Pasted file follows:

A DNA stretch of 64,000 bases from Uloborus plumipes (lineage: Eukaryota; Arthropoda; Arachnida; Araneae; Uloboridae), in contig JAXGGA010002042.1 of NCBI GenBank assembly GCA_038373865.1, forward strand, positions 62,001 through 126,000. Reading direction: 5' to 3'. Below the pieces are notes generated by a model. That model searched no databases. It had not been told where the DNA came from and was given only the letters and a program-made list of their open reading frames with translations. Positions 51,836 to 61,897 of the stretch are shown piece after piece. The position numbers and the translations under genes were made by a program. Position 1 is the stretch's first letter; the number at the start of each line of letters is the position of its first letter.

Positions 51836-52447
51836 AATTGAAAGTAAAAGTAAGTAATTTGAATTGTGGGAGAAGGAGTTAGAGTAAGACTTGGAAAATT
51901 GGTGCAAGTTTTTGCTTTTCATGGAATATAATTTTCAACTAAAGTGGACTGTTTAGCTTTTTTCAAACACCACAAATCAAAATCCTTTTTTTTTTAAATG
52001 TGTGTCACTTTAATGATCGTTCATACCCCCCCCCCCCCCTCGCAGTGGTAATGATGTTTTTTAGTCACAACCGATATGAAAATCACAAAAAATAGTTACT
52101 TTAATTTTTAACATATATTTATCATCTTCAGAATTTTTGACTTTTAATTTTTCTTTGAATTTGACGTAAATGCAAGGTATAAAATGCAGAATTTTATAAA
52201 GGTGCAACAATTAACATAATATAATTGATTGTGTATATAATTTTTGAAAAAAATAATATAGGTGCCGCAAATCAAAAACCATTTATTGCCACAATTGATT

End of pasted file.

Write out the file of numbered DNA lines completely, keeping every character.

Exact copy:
A DNA stretch of 64,000 bases from Uloborus plumipes (lineage: Eukaryota; Arthropoda; Arachnida; Araneae; Uloboridae), in contig JAXGGA010002042.1 of NCBI GenBank assembly GCA_038373865.1, forward strand, positions 62,001 through 126,000. Reading direction: 5' to 3'. Below the pieces are notes generated by a model. That model searched no databases. It had not been told where the DNA came from and was given only the letters and a program-made list of their open reading frames with translations. Positions 51,836 to 61,897 of the stretch are shown piece after piece. The position numbers and the translations under genes were made by a program. Position 1 is the stretch's first letter; the number at the start of each line of letters is the position of its first letter.

Positions 51836-52447
51836 AATTGAAAGTAAAAGTAAGTAATTTGAATTGTGGGAGAAGGAGTTAGAGTAAGACTTGGAAAATT
51901 GGTGCAAGTTTTTGCTTTTCATGGAATATAATTTTCAACTAAAGTGGACTGTTTAGCTTTTTTCAAACACCACAAATCAAAATCCTTTTTTTTTTAAATG
52001 TGTGTCACTTTAATGATCGTTCATACCCCCCCCCCCCCCTCGCAGTGGTAATGATGTTTTTTAGTCACAACCGATATGAAAATCACAAAAAATAGTTACT
52101 TTAATTTTTAACATATATTTATCATCTTCAGAATTTTTGACTTTTAATTTTTCTTTGAATTTGACGTAAATGCAAGGTATAAAATGCAGAATTTTATAAA
52201 GGTGCAACAATTAACATAATATAATTGATTGTGTATATAATTTTTGAAAAAAATAATATAGGTGCCGCAAATCAAAAACCATTTATTGCCACAATTGATT